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Unless you’re under a rock, you know that the WannaCry Ransomware cyberattack swept worldwide headlines last week.
Organizations scrambled to apply the latest Microsoft security patch to their computers to prevent the spread of the attack. It’s estimated that the ransomware attack hit more than 300,000 victims in 150 countries.
In my last post I covered how you can centralize your Windows logs on one system, send them as JSON for full detail, and use Immediate Insight's fast search and analytics to investigate alerts and discover the unknown. Now - let's take it a step further and use Sysinternals' Sysmon to capture rich details from your workstations and servers. Details like process creation/termination, file creation, driver load, network connections, and more. All of this data can then be rapidly queried, correlated, and alerted upon within Immediate Insight.
sysmon -i - accepteula -h md5 -n -l
The above installs Sysmon as a service (so it will survive reboots) and will collect data on the loading of modules, log network connections, and record MD5 hashes for any processes created.
If you want to get more in-depth: here are links to two Sysmon configuration XML files that you can review and edit on your own, conveniently pre-configured for both servers and workstations. They are excellent starting points.
Select the computers from where you want to collect the Sysmon data:
Define the query filter to grab the Sysmon events:
Unfortunately, by default, Windows Event Collector will be unable to access the Sysmon logs in the same way as it does standard logs (Application, Security, System, etc.).
You will need to set additional permissions. For each server or workstation that will be running Sysmon and centralizing those logs you will need to add the Network Service local account and the event collector local computer account into the Event Log Readers local group:
You will also need to use your domain's (or if you lack a domain - set it locally on each machine) Group Policy Management Editor to give those same two accounts permission to Manage auditing and security log as shown:
Finally - reboot each changed machine. Hey - I didn't say this would be completely easy. :)
Use Association Analytics to examine patterns of frequency and infrequency within your dataset - entities, geolocated locations (at time of data ingestion), IP addresses, networks, and more...rapidly investigate what is outside of the normal.
Use Event Clusters to investigate a large dataset rapidly - Immediate Insight finds commonality in your data and puts it in buckets so you can find both common and unusual anomalies quickly. What data looks strange?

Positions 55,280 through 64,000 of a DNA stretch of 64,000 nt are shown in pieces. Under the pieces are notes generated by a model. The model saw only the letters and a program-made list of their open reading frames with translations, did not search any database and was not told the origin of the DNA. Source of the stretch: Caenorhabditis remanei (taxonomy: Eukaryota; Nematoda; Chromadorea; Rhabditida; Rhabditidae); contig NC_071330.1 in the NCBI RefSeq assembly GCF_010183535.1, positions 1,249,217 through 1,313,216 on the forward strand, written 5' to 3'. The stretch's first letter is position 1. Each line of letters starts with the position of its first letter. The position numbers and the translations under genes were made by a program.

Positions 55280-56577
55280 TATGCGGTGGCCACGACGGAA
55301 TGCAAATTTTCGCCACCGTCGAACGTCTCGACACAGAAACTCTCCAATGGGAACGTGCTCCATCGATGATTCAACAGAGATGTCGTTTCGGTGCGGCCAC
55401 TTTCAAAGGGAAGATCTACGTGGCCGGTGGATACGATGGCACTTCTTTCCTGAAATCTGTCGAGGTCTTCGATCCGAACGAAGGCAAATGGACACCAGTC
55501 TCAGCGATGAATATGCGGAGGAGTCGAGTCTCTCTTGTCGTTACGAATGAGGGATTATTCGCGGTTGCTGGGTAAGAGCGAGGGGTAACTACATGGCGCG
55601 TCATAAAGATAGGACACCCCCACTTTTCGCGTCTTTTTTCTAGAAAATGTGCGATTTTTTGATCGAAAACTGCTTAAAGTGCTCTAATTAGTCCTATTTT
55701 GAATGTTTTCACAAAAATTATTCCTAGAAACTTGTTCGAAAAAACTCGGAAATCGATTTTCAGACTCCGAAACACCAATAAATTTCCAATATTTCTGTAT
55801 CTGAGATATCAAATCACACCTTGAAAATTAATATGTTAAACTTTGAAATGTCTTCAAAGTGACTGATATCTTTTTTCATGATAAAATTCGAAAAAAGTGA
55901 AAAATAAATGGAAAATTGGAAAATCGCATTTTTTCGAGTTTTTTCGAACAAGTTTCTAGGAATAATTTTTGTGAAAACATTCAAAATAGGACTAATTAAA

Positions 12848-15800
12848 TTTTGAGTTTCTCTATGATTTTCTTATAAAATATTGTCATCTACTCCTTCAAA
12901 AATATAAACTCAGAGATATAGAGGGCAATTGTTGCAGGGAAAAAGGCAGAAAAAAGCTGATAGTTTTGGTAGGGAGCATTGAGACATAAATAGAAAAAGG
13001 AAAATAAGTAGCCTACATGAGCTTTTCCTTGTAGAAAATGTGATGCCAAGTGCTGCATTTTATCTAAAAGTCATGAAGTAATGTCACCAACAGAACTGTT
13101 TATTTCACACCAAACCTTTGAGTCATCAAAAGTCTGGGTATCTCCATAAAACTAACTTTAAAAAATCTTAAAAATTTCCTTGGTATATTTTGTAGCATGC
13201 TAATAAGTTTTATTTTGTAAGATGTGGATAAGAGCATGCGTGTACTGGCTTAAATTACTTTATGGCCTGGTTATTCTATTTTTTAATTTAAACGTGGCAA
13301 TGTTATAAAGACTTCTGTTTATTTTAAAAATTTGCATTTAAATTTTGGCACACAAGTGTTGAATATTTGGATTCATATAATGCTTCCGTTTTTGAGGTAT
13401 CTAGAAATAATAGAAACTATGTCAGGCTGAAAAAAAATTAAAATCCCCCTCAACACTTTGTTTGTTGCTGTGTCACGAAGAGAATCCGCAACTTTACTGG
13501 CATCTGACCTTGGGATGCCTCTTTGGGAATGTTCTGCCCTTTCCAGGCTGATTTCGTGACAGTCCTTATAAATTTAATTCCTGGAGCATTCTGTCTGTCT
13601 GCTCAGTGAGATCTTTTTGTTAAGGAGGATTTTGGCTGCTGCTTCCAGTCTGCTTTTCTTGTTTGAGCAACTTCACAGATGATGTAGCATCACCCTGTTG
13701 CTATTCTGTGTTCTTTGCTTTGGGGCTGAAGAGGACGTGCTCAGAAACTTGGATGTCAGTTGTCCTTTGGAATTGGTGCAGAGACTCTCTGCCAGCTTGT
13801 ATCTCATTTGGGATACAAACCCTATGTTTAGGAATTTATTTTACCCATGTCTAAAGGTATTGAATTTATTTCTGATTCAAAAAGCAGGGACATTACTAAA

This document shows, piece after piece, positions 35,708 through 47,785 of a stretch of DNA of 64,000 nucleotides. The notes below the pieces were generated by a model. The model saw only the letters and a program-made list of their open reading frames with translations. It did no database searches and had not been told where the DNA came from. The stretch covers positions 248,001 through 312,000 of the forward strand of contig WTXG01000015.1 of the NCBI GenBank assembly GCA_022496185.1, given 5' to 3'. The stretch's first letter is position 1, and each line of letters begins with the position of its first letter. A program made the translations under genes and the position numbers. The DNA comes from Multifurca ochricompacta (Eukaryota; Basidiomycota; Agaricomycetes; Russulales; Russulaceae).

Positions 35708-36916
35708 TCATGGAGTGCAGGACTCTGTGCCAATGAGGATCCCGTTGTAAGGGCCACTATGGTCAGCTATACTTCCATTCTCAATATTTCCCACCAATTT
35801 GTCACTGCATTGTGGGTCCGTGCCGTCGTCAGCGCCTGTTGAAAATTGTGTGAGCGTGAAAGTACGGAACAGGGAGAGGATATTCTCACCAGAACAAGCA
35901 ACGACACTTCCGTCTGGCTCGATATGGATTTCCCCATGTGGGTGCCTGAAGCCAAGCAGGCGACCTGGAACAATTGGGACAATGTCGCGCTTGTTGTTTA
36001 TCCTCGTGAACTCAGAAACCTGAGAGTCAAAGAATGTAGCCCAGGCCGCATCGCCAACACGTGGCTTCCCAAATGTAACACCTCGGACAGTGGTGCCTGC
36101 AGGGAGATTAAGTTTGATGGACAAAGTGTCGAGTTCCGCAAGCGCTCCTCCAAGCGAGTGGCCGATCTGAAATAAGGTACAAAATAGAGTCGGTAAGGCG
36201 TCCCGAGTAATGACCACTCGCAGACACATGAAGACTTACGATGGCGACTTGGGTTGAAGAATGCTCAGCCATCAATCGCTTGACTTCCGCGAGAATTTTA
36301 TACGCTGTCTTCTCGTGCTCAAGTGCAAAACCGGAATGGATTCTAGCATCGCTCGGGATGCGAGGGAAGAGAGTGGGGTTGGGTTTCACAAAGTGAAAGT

Visualize your data using the Timeline. Look for outliers - spikes in traffic or strange locations (either in the U.S. or in the World).
Check Activity & Change to investigate how your data has changed since other periods of time - is traffic significantly higher than a normal Monday at this time? Significantly lower? Dig in! Find new data that wasn't there before - is it just a new system or application coming online or is it something anomalous?
Take a look at the Firehose to see the data streaming in live - pause and filter to troubleshoot in real-time when there is an ongoing issue or incident:
Thanks for reading - I hope that you found this post useful. Sysmon is an incredibly powerful tool that makes Windows logs substantially more valuable - it is very worth the effort to deploy it where it makes sense within your organization.
So you’ve purchased a new firewall. Now what?
You’ve got to decide which access is allowed, which isn’t allowed and whether or not rules are compliant with internal and regulatory standards.
Things are running along smoothly and then the dreaded “change.” A user submits a new access request and the fun begins. Is this access necessary? Safe? Compliant? And what happens when it’s time to retire unused rules?
How Effective Security Management Can Help Teams Cover the Exponentially Increasing Gap between Technology & the Resources Available to Manage It
Security teams today are under tremendous pressure due to the rising frequency and impact of breaches and a business that wants to move faster and faster. The answer to both of these challenges has always been to add more technology and staff resources.
However, each new technology added creates complexity. More rules are created and more data is generated. As networks continue to evolve, this complexity will only grow. And while staff resources may increase, they will never match the exponential growth of technology.
FireMon calls this phenomenon The Complexity Gap and has set out to help security teams close it.
Join us for this webinar with Frost & Sullivan where we’ll explore the causes of “The Gap” and how workforce multipliers such as intelligence and automation help staff manage their security more efficiently and more effectively.
Helping Enterprise Security Teams Improve Resource Efficiency & Reduce Overall Risk Exposure
Firewall technology has come a long way since its initial, most rudimentary forms. Next-Generation Firewalls (NGFW) are the latest development, and organizations are accelerating adoption to the new technology. But NGFWs aren’t a fix-all solution.